Who invented thinking maps?

Who invented thinking maps?

David Hyerle
BACKGROUND: Thinking Maps is a language, or tool-kit, or eight thinking process maps, developed by David Hyerle.

What is the purpose of a thinking map?

Thinking Maps® Thinking Maps is a set of 8 visual patterns that correlate to specific cognitive processes. They are used across all grades and content areas to build the critical thinking, problem-solving, comprehension, and communication skills necessary for academic success in every domain.

What are the 8 thinking maps?

The eight types of thinking maps are (clockwise from top left): circle maps, bubble maps, double bubble maps, tree maps, bridge maps, multi-flow maps, flow maps and brace maps.

What thinking map is used for part whole?

Brace Map. used for identifying part/whole relationships. Tree Map.

What is the difference between graphic organizers and thinking maps?

When students use a Thinking Map, they have to understand and analyze what they remember to figure out which map to use. In a graphic organizer, the teacher has decided what the students need to think about what they are learning. The students remember the information that we hope they understand.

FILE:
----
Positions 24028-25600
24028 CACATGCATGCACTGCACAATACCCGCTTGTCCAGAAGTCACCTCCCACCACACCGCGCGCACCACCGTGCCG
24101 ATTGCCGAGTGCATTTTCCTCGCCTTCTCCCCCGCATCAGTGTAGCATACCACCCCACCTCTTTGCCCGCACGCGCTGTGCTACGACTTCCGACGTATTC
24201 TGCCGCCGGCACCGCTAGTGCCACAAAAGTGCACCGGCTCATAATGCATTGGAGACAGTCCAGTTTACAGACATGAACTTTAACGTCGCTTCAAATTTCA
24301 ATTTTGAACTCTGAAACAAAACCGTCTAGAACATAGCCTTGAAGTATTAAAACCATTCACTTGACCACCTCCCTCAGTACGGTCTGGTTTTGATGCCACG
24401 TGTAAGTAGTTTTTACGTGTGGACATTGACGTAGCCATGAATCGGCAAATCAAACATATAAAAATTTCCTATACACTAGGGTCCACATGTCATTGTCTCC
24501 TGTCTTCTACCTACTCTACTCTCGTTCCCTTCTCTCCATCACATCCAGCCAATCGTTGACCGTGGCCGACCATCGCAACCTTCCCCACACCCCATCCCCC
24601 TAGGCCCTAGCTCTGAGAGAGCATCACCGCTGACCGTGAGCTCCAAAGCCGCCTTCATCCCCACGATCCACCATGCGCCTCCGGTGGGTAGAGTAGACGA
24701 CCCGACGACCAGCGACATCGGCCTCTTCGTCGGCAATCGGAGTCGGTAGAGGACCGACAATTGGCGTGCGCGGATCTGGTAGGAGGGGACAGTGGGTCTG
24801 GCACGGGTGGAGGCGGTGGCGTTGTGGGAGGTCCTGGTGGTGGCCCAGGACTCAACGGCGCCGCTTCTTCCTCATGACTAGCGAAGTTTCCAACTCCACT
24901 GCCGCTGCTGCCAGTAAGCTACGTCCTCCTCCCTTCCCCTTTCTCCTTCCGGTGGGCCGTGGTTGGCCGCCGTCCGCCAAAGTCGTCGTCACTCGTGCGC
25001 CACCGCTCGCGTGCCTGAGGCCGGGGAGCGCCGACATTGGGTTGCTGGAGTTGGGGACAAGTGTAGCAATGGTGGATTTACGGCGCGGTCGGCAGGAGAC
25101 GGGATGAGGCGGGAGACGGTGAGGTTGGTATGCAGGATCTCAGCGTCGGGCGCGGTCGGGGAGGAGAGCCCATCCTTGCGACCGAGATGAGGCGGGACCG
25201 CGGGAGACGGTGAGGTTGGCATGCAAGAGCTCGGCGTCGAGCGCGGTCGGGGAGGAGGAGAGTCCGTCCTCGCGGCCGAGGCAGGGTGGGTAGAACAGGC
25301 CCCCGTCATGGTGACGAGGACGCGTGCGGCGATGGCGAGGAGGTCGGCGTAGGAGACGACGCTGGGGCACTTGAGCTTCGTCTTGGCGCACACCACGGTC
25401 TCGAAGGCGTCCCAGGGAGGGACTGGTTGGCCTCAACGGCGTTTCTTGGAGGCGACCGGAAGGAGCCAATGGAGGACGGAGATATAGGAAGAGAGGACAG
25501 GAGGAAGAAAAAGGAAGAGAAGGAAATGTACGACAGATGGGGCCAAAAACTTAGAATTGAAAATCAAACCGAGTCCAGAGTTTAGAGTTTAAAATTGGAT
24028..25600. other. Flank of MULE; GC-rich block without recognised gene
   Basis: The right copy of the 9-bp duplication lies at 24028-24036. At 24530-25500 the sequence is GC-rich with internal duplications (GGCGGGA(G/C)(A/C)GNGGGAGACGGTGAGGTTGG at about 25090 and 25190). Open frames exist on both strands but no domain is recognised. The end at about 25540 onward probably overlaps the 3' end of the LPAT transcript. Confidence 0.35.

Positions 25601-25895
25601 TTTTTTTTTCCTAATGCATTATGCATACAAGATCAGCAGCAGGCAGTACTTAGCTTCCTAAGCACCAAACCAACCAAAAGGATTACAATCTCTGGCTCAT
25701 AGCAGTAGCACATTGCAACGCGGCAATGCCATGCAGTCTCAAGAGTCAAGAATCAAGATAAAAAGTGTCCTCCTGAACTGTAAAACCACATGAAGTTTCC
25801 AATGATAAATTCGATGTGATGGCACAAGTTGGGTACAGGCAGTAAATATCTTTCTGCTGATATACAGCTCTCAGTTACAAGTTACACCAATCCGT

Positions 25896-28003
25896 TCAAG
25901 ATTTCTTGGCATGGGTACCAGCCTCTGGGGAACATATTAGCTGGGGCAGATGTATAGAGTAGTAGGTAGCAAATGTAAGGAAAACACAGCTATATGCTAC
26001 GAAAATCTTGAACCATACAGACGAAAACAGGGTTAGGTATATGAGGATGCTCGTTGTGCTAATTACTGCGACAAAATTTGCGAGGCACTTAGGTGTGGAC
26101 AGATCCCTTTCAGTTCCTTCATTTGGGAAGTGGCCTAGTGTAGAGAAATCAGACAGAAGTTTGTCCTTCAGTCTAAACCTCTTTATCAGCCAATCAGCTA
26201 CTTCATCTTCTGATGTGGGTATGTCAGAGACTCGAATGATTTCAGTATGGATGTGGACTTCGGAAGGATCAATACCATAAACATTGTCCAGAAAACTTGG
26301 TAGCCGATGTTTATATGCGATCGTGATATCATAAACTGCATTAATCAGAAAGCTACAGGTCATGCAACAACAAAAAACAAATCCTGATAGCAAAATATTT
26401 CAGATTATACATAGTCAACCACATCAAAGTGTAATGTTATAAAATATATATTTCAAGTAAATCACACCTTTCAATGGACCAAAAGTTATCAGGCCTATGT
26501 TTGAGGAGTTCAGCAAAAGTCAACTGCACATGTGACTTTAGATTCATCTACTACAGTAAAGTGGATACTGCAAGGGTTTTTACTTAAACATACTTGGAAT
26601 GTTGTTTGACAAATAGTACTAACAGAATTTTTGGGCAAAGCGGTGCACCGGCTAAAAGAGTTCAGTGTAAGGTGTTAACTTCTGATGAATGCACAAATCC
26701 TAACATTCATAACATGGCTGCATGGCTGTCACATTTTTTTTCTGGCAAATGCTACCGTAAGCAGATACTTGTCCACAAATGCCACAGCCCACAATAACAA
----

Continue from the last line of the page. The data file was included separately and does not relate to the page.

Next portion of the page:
What is a bridge map?

A bridge map helps us show relationships between two ideas, topics, areas, etc. This technique identifies similarities between relationships and creates analogies between a pair of words. When using a bridge map: First, identify the “relating factors” between the pairs that are being shared.

What is bubble map?

A bubble map is a visual representation of a noun and adjectives that can be used to describe it. A bubble map is one of the many thinking maps that can help you center your thoughts and grow your creativity. The bubble map features a noun in a bubble and adjectives surrounding it in their own bubbles.

What is a brace chart?

The brace map helps identify whole and part relationships. It is used for something concrete that can be broken into components or subparts. A brace map is different from a tree map because you physically break things apart with a brace map.